Hospitals are ready to take on the challenges presented by changing health care landscape

AHA News

One hundred and forty representatives recently urged House appropriators to reject the president’s “woefully inadequate” fiscal year (FY) 2013 budget request of $88 million for the Children’s Hospitals Graduate Medical Education (CHGME) program, which trains medical residents.

“In FY 2012 Congress continued its long history of bipartisan support for CHGME by appropriating funding for CHGME at $265 million,” they wrote House Labor, Health and Human Services, and Education Appropriations Chairman Denny Rehberg, R-MT, and Rep. Rosa DeLauro, D-CT, the panel’s ranking member. But the president’s proposed funding level for FY 2013 would “put at risk the gains that have been achieved under CHGME and threaten the pediatric workforce pipeline,” the lawmakers said in their March 20 letter. “Even at CHGME’s current annual funding level, children’s hospitals struggle to train enough pediatricians and pediatric specialists to keep up with the growing demand.”

While less than 1% of all hospitals, those hospitals that receive CHGME funding train more than 45% of general pediatricians and 51% of pediatric specialists, the letter noted. They also train nearly 45% of the nation’s 38,000 pediatric subspecialists. Also, more than 60% of the nation’s pediatric emergency physicians and all pediatric surgeons are trained in children’s hospitals receiving CHGME support.

Fifty-six freestanding children’s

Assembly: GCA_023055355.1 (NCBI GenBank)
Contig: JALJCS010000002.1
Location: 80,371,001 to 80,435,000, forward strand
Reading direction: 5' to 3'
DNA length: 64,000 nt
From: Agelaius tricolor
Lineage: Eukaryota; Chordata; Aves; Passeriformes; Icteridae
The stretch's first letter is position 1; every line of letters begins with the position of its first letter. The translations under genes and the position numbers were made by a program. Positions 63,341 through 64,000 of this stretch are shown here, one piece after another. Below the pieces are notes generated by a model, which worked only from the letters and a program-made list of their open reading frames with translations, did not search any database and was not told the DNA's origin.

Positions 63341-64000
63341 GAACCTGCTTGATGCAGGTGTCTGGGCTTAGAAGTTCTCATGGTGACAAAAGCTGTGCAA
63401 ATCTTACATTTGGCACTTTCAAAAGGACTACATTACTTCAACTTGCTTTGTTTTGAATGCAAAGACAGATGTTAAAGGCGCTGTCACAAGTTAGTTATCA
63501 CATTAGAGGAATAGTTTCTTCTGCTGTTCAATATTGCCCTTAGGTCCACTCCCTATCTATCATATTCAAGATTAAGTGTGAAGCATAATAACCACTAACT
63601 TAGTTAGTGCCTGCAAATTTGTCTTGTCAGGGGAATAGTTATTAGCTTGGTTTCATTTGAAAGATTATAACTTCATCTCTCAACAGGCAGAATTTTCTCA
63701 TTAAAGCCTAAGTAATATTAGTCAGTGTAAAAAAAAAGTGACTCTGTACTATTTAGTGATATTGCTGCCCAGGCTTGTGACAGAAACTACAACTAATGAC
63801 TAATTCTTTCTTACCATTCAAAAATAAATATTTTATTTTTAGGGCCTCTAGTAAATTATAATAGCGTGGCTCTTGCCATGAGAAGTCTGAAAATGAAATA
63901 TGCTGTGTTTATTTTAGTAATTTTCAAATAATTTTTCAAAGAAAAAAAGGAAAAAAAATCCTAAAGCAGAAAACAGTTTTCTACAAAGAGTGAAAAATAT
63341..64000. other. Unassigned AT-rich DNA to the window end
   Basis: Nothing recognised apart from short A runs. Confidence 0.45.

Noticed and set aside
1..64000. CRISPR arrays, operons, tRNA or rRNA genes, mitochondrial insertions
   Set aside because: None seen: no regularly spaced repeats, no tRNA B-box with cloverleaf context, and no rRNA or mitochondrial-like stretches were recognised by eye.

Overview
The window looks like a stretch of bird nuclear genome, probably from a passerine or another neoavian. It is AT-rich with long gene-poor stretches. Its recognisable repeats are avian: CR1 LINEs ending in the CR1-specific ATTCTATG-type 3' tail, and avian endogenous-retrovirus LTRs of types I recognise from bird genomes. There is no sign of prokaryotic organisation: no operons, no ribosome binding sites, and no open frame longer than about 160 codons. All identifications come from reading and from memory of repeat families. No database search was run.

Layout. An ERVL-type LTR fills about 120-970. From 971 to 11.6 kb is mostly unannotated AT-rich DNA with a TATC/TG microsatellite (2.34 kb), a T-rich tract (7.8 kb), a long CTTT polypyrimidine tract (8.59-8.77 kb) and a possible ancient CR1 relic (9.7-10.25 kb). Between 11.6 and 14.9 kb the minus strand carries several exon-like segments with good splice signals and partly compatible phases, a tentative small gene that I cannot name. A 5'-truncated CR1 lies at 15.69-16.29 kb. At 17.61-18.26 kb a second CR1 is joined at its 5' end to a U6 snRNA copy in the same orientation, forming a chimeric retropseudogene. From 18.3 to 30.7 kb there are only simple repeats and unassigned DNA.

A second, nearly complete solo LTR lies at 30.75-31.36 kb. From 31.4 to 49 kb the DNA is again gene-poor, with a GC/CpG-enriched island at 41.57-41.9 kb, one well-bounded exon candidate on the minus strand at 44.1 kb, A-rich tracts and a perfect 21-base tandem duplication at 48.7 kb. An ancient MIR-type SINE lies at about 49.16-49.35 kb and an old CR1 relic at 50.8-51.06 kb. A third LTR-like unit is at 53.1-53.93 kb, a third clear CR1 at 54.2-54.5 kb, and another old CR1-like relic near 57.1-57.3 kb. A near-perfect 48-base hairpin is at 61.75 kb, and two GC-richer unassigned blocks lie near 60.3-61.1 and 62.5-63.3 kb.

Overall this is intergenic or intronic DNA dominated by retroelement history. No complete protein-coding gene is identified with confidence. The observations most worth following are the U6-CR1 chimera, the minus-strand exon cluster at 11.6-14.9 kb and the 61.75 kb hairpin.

hospitals in 30 states participate in CHGME, created by Congress in 2000 to support graduate medical education programs at children’s hospitals that train resident physicians, enhance research capabilities and care for poor and medically underserved children in rural and inner-city areas.

The CHGME program was intended to offer these hospitals a more level playing field with the teaching hospitals that treat adults and receive similar GME funding under Medicare. Unlike Medicare’s GME program, CHGME operates under an annual appropriation from Congress, making it more vulnerable to potentially deep cuts or zero funding.

The number of residents trained at children’s teaching hospitals had declined by 13% during the 1990s, the decade before Congress enacted CHGME. During the program’s first decade of operation – from 2000 to 2009 – the number of residents in training rose by 35%.

The House lawmakers called the program a “critical investment in our country’s medical workforce and in our children.”

Read the lawmakers’ letter by going to “Advocacy Issues” at, scrolling to “Tools & Resources” and clicking on “Letters.”

The following representatives signed the letter of support for CHGME.


Spencer Bachus (R)
Teri Sewell (D)


Raul Grijalva (D)


Mike Ross (D)


Joe Baca (D)

Karen Bass (D)

Advocacy and Public Policy

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